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About food

about food

Last updated on 14/12/2016 at 10:35:31

I like food. That’s easy, everyone likes it. Not everyone, though, is willing to try something different from what he’s used to eat or what his region has as a “cooking tradition.” I’m from Italy, and as you can imagine, we believe our food and our diet is the best in the world. I found this a while ago and yes, we think this way:

Culinary map of Europe | About food

Our leitmotif is: «Yes, they call it [name a food], but it’s not the true one. Only we in [name an Italian region/city] have the real one, and my (grand)mother is the best in the world cooking it!­», so it’s always hard to make Italian people understand that there’s a lot to learn and to try in other cultures when speaking about food.

Luckily, I’m not that stubborn. In Italy, we’d say I’m a “buona forchetta” (literally, good fork) since I eat almost everything, but also like to try everything I don’t know. When I’m not on the road, I like to go to ethnic restaurants and order things I’d never heard about or just go in some grocery store run by foreign people and buy import products with labels sometimes I can’t absolutely read (and nothing happened to me, so far…).

Every country has his own specialty and it would be a pity not to try them! Sure, sometimes flavors are much different to the ones we are used to, like piquancy in Thailand or spiciness in India, but behind every cooking around the world, there are historical and traditional events that blended together to create what we can eat now.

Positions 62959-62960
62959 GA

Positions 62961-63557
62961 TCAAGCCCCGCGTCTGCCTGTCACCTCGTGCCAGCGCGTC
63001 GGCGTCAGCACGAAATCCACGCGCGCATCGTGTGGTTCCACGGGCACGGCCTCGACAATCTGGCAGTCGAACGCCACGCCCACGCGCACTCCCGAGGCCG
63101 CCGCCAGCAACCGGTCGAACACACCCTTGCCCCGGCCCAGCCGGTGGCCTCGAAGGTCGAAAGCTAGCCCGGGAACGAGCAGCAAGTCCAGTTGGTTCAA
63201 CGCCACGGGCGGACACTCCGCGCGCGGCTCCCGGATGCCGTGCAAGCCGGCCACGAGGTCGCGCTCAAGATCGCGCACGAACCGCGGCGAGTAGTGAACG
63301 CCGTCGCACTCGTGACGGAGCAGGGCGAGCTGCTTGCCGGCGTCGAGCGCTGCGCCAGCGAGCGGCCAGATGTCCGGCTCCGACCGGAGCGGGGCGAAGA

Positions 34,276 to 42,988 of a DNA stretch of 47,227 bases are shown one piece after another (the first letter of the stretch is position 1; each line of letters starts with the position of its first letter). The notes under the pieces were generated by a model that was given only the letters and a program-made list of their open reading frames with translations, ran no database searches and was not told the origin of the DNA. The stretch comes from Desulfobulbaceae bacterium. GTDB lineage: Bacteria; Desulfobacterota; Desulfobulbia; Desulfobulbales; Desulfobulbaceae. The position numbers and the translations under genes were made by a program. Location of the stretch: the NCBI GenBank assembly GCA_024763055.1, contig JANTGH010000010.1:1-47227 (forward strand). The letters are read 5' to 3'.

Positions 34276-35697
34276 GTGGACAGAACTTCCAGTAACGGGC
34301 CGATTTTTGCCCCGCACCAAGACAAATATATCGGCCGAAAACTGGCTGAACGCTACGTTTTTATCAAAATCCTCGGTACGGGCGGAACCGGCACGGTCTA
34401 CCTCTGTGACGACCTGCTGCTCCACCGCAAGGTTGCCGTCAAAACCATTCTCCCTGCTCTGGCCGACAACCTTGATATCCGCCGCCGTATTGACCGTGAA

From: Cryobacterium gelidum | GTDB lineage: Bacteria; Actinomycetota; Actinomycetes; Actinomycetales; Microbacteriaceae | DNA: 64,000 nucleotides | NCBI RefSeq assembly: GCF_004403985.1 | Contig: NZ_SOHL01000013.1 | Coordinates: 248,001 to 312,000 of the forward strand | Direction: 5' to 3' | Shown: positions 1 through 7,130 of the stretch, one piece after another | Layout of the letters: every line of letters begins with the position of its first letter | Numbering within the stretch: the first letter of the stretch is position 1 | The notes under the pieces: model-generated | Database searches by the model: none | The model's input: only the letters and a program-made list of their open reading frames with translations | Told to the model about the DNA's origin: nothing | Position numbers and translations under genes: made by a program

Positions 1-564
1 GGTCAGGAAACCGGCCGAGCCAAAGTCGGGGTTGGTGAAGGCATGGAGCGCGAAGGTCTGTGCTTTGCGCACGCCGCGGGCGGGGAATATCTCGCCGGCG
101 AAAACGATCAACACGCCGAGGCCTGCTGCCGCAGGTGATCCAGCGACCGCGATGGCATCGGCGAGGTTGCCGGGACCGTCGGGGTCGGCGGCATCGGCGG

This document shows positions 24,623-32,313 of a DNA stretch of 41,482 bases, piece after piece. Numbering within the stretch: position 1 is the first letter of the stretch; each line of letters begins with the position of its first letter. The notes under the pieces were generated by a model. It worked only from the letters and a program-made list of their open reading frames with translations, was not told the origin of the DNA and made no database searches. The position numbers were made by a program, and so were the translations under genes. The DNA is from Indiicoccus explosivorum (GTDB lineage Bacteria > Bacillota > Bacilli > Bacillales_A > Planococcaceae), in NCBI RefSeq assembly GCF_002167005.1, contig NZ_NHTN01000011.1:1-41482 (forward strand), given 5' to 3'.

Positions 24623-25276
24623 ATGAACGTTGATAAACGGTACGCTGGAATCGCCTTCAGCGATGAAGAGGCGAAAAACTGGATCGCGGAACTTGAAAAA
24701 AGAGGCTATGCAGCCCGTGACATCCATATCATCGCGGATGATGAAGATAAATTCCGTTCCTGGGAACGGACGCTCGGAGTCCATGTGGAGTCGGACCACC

We can understand a lot of the country we are visiting just by eating their food and well, if you don’t really care about that, we still need to eat, isn’t it?!

Personally, considering what I tried and ate during my trips, there are several food I found very interesting (because of the ingredients) or really good, no matter what’s inside: okonomiyaki in Japan (a sort of pancake with several mixed ingredients. Oh damn, how I miss it!), the various dishes dressed with maple syrup in Canada’s sugar shacks, nopales in Mexico (basically, you’re eating a cactus) or for example francesinha, a super mesmerizing sandwich flooded with gravy, typical of Porto, in Portugal.

So, to recap, everywhere you go, there will be for sure exciting things to do, but to eat too. Don’t be too choosy, remember your origins but broaden your mind and try new food! Speaking of which, are there any recipes you remember particularly for your travels?

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About food

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